The accountability portion of the program is rather holistic. It’s not just the teachers and the students’ families who are heavily involved in ensuring a future in post-secondary education for the AVID students; the students help each other as well as their cohort progresses through high school.
Stacy Wells, the district’s integration and equity coordinator, said this interpersonal component is one of the program’s primary features.
Though it does not get the attention of the other aspects of AVID, Wells said “the relationships they create with teachers and other students in the group is the most talked about among the kids.”
Wells has been with the district for three years. She said that though she has not seen AVID through its entirety, she feels a deep connection with it.
“It’s exciting to see them come through the program,” she said. “I think that a lot of them really would not have seen themselves going on post-high school had they not been a part of AVID.”
An uncertain future
Though AVID has the backing of the district’s decision-makers, its future is not set in stone.
The district funds the program with a portion of its $1.1 million in “integration funds,” money set aside by the Legislature to help level the playing field between minority and white students.
Though AVID is not exclusively for minority students, its role in closing the achievement gap between white and minority students in Minnesota – one of the highest in the nation – makes it a pivotal part of the integration philosophy.
In 2011, the Legislature called for a bipartisan task force to assess how to better allocate integration funding to districts.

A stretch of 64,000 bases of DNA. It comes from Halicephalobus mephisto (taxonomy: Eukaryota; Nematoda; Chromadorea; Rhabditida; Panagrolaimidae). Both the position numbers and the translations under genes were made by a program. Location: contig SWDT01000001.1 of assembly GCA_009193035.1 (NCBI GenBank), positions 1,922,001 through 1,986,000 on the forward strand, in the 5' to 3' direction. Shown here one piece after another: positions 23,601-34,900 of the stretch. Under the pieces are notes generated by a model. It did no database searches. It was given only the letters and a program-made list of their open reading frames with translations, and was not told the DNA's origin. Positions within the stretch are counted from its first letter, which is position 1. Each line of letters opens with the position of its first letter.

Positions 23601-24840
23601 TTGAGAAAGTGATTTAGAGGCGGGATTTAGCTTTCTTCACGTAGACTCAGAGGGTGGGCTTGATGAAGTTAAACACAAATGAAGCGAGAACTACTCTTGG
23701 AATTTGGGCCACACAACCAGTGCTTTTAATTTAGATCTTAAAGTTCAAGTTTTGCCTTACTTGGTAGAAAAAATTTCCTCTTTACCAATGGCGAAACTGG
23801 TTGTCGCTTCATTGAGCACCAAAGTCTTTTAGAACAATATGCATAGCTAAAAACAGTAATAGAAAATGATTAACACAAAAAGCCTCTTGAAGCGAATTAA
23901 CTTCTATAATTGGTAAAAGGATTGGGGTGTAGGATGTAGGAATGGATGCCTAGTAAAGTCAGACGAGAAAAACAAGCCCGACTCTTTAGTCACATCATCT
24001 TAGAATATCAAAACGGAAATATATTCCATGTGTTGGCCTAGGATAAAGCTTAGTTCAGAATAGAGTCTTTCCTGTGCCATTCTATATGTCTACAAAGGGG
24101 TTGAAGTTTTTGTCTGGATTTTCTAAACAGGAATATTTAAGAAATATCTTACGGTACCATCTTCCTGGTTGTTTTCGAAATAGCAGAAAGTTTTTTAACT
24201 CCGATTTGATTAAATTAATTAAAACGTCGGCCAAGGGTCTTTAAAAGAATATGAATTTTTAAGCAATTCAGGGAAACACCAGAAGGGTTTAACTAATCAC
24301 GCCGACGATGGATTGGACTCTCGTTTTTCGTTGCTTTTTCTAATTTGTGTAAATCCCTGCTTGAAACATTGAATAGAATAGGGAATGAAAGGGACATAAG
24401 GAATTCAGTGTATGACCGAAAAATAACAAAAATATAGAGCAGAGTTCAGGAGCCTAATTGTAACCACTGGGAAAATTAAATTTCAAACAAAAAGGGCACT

Lakeville School Board Member Bob Erickson, a longtime AVID champion, was one of 12 people chosen to serve on the task force.
Its recommendations, released in February, called for directing more spending to the classroom and allowed for only a portion to be used for administrative purposes, he said.
Though the House held a hearing on the task force’s findings this year, the recommendations never made it beyond that. As a result, the dedicated funding could sunset next school year if nothing is done. This would mean integration funding would stay in the state’s general fund.
This possibility makes the AVID graduation bittersweet for Wells.
“We don’t know what will happen with the program,” she said.
About 30 percent of the district’s $1.1 million in integration funds comes from a local levy, with the remainder from the state, Erickson said.
“It would certainly be difficult to maintain the comprehensive program currently in place,” Erickson said.
The Lakeville district would most likely have to find alternate ways to pay for AVID, Erickson said, a difficult prospect considering the millions in cuts the district endured a year ago.
Families at the event were paying attention to a different kind of future, though.
Yudmil Hernandez sat joyously at her table, flanked on both sides by her AVID-inspired children. Both have become better organized and better note-takers, adding to that a seriousness about their future and the possibilities it could bring.
Though they are originally from Mexico, they have placed their faith in the American Dream. For Jorge, he said, AVID has helped him approach this goal by “pretty much getting my act together.”
Note: The story’s lead paragraph was amended to reflect that students graduated from both of Lakeville’s high school AVID programs.